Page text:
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Tackling Tone Suck

Make Guitars Sound Great Again! By Paul White
Published November 2021

Tackling Tone SuckPhoto: B E Merrill, CC BY 30 via Wikimedia Commons

Does your guitar sound dull and lacklustre through your pedalboard? Here’s how to side‑step the tone‑suck trap.

Most electric guitars are still based around primitive magnetic pickups and use passive, WW2‑era radio circuitry to control the volume and tone, so it’s little wonder that the sound they produce varies according to what you plug them into! If you want to get control over your sound, then, you need to understand a little about how your guitar and amp — and anything you put between them — interact. It’s largely a question of the impedances involved, but it’s important to note that impedance is more complex than resistance; the combination of resistance, inductance and capacitance makes the impedance change with frequency.

Impedant Swine!

The higher the input impedance of the device you plug you guitar into, the lower the current required to drive it. If an input impedance is resistive and too low, it ‘loads’ the circuit, reducing the level. As it is in parallel with the output circuit of the guitar, it may also affect the tone. The output impedance of an electric guitar is usually a few kΩ — the specific value is determined mainly by the impedance of the pickup coils — so most guitar amps present a much higher input impedance than that, typically from 500kΩ to over 1MΩ. This ensures that the amp doesn’t unduly load the signal produced by the guitar, and it’s why plugging you guitar directly into a nice amp generally makes it pretty easy to set up a pleasing sound, with plenty of life and responsiveness.

But your guitar and amp are never the only things in the signal chain: at the very least, there will be a cable and you might use pedals too. Both change this relationship between guitar and amp, and it’s not at all uncommon for people to notice that their guitar tone becomes considerably duller and less ‘vital’ when using long cables or lots of pedals. This unwanted effect is often described as ‘tone suck’.

Cable Capacitance

While it’s probably a healthy thing to approach cable companies’ marketing claims with a good dollop of skepticism, all guitar cables do have a significant effect on the sound, even when plugging directly into an amp. That’s because the close proximity of the ‘hot’ inner conductor and the outer screen makes the cable function as a capacitor. If the cable’s capacitance is too high it will dull the sound, since high frequencies pass through capacitors to ground more easily than low ones.

A guitar cable’s capacitance is determined both by its construction and its length. The longer the cable, the greater its capacitance — and the more likely it is to dull your tone.A guitar cable’s capacitance is determined both by its construction and its length. The longer the cable, the greater its capacitance — and the more likely it is to dull your tone.Different cable types can have different capacitances; as with a conventional capacitor, the cable’s capacitance is determined by the ‘dielectric’ and the space between the centre conductor and the screen. But just as important is that, all other things being equal, the longer the cable is, the higher its capacitance will be, and the more noticeable the high‑end roll‑off.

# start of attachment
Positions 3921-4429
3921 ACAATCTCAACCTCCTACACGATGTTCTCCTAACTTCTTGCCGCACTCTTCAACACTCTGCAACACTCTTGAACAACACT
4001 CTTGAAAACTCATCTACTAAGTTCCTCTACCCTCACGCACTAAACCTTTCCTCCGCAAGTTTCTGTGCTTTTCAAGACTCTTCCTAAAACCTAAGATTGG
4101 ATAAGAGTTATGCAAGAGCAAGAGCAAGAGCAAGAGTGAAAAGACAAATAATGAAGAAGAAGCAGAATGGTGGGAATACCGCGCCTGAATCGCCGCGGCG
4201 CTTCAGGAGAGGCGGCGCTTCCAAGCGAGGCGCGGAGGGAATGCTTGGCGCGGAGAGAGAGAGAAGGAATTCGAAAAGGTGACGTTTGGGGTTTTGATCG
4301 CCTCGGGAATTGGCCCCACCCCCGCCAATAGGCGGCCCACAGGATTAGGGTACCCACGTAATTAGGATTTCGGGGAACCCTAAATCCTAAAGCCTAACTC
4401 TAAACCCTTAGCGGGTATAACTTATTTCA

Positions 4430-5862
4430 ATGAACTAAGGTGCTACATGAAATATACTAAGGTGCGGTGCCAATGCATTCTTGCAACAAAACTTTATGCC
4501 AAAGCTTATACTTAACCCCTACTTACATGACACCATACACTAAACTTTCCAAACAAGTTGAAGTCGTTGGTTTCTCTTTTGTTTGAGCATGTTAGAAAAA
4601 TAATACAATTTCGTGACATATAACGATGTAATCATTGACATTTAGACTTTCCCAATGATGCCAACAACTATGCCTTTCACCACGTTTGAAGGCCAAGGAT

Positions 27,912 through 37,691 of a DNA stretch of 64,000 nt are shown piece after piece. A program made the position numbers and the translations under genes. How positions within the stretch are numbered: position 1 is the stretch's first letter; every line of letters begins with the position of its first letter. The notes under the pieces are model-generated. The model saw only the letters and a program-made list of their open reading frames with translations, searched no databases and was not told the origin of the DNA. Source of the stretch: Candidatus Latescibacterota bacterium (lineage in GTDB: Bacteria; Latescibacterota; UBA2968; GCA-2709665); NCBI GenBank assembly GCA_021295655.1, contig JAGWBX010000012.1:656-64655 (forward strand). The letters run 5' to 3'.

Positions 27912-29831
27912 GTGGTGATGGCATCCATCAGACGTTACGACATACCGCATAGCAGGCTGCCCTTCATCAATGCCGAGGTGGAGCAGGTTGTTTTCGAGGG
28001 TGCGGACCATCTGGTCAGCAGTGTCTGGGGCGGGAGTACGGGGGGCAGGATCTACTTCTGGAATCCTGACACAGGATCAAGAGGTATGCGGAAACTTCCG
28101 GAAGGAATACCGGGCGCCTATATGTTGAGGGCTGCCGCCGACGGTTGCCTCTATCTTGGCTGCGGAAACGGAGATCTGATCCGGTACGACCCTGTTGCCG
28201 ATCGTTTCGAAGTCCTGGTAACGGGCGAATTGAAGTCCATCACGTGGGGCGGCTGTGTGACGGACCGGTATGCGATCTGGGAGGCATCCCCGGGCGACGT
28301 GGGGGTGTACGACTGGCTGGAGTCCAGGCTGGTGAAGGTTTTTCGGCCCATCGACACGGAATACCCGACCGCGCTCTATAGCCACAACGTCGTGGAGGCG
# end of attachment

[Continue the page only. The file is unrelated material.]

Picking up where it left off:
There’s more going on here than low‑pass filtering, though. The inductance of the pickup coils in parallel with the capacitance of the cable and the self‑capacitance of the pickup forms what is, in effect, a tuned circuit with a resonant peak. It’s not a really strong resonant peak such as you’d hear from a wah‑wah pedal, but it is strong enough that it imparts a distinct tonality. Most high‑end pickups are designed so that the coil inductance and self‑capacitance of the pickup, when loaded by the volume and tone controls, produces a pleasing sound. But plugging in your ‘cable capacitor’ moves the resonant frequency down.

So is there an optimum cable capacitance? Not really! It’s all about what sort of sound you prefer. Sometimes, a modest amount of cable capacitance can be pleasing, especially if a particular guitar‑amp combination is too bright and ‘glassy’ for your tastes. If the cable capacitance is too high, though, that carefully calculated resonant peak will move low enough that you perceive a distinct loss of treble: the dreaded ‘tone suck’. With all this in mind, it’s worth trying out low, medium and higher‑capacitance cables with your own guitars and amps and listening for the differences. If you plug into an amp directly, simply choose what you feel is the best‑sounding cable for your guitar and that amp, and you’re done. If you have a range of guitars and amps to play with, it might be worth investigating products such as Undertone Audio’s VariCap, in essence a low‑capacitance cable that incorporates a switch to increase the capacitance to taste.

...it might be worth investigating products such as Undertone Audio’s VariCap, in essence a low‑capacitance cable that incorporates a switch to increase the capacitance to taste.

Taking The Bypass

Once you get into the murky worlds of stompboxes and radio transmitters (for more on the latter, see the box), the rules change....

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